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Thread: Hard and soft paint (clearcoat)

          
  1. #1
    Registered Member Blueline's Avatar
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    Hard and soft paint (clearcoat)

    Everyone once and a while I read a thread about soft paint. Is there any difference in GM and Ford paint (clearcoat) with regard to hardness or softness.?
    Thanks.

  2. #2
    Administrator Michael Stoops's Avatar
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    Re: Hard and soft paint (clearcoat)

    Yes and no.

    Both GM and Ford (and pretty much everyone else for that matter) builds vehicles in different plants and those plants don't all use the exact same paint. C6 Corvettes are notorious for having super hard paint (although we've worked on some that were quite easy to correct) but our company Chevy Tahoes have fairly soft, almost delicate paint. You can expect the same variables with Ford paint: I've worked on late model Mustangs that were a dream to correct, and I've worked on late model Mustangs that were a pain. Different model year Mustangs, but still Mustangs. So it's quite possible to work on a specific GM vehicle with harder paint than a specific Ford vehicle, but the opposite can (and will) also be true.


    For anyone else wondering about paint hardness/softness/delicateness....................

    As you're probably aware, paint systems are all over the place with regard to hardness/softness or, perhaps more accurately stated, polishability. This usually has very little to do with scratch resistance (although it can) but rather describes how easily a given paint system lends itself to correction. Paints that are considered "hard" are very resistant to correction and often require very aggressive processes to remove swirls and other defects. "Soft" paints are just the opposite and tend to correct very easily. There is another dynamic here, however, and that's what we like to refer to as "sensitivity" or the propensity for marring while buffing. This is most common with soft paints but it can happen with harder paints as well.

    How these variable manifest themselves can be described like this:

    • Hard paint: the typical techniques and products recommended (DA buffer, foam polishing pad, Ultimate Compound, speed setting 5, moderate pressure, small work area) yields virtually no change in surface appearance. Any swirls that were there before you started are still there. In extreme cases, you'll get zero defect removal. Frustration will set in. You'll curse the paint.
    • Soft paint: the typical techniques (as described above) obliterate all defects in a single pass and the paint looks great. You look like a hero, a detailing master, you become the envy of the neighborhood. We did an Audi TT during a Saturday Class a couple of years ago with horrible rotary holograms inflicted by the dealership. A single pass with the above process resulted in gorgeous black paint, even when buffed by the car owner who had never held a DA buffer in his life prior to this session.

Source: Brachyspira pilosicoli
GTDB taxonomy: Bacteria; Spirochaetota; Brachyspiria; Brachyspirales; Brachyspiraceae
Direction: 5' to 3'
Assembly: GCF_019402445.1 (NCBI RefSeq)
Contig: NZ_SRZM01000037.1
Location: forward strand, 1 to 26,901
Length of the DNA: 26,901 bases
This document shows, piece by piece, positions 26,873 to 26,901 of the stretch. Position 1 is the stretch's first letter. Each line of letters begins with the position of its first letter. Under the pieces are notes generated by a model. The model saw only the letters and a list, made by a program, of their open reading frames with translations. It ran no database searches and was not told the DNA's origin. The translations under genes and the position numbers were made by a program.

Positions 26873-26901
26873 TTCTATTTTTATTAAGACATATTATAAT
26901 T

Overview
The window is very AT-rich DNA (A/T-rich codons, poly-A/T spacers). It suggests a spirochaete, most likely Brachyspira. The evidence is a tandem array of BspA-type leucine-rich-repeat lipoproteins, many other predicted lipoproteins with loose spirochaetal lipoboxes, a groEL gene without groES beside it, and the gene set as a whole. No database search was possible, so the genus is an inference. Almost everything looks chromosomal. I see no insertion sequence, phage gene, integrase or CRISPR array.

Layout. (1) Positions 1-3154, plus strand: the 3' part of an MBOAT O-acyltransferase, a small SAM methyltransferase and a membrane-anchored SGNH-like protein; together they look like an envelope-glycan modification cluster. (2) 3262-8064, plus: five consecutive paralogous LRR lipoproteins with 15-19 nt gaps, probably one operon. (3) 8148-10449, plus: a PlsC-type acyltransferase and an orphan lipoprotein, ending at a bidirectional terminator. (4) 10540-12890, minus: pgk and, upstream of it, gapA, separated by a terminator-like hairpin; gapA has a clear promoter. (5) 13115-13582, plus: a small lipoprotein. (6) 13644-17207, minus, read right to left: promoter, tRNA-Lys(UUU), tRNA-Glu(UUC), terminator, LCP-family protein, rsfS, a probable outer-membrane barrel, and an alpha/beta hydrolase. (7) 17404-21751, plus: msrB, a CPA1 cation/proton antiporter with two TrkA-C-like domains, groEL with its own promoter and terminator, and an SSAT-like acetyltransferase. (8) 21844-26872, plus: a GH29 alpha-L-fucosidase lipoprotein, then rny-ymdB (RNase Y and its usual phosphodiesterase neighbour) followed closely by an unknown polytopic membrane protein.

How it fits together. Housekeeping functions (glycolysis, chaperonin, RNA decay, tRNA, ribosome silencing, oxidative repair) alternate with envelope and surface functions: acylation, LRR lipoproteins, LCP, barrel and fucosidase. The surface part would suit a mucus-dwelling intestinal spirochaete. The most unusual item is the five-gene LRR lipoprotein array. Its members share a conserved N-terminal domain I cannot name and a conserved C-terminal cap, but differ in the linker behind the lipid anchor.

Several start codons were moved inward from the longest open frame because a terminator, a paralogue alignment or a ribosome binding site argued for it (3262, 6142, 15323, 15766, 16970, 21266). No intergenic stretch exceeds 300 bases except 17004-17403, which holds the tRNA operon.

• Delicate paint: this is the really tough one, and it's often referred to as "crazy soft", "stupid soft" or "that terrible paint that scratches when you look at it". Typical buffing processes may or may not remove all the existing defects, but either way it will haze the paint, especially when using a DA buffer. Delicate paints are prone to DA hazing, which results in very tiny little "tick marks" that are most noticeable on non metallic black. Of course. In extreme cases you may need something fairly aggressive in order to correct the defects, but that process will turn black paint to gray. Or, like the 2011 non metallic black Toyota Prius that's a regular at our TNOGs, anything more aggressive than a cleaner wax will haze it. While an aggressive approach may be needed to remove initial defects, you will be forced to follow the initial correction step with a less aggressive follow up (sometimes a super gentle approach is needed and even then you may struggle a bit). I've worked on some new Porsche 911s in non metallic black, and a certain Mercedes SL65 AMG in non metallic black, that haze easily during correction but clean up nicely with some M205 on a black foam finishing pad used at low speed with light to moderate pressure.
    Michael Stoops
    Internet Technical Specialist | Meguiar's Inc.
    (800) 854-8073 xt 3875
    mstoops@meguiars.com

    Remember, this hobby is supposed to be your therapy, not the reason you need therapy.

    Please post technical questions directly to the forum rather than emailing or PM-ing me. You
    will get a faster response on the forum, and your question could help someone else, too!


  3. #3
    Registered Member Blueline's Avatar
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    Re: Hard and soft paint (clearcoat)

    Thank you Michael. Very, very informative as usual.

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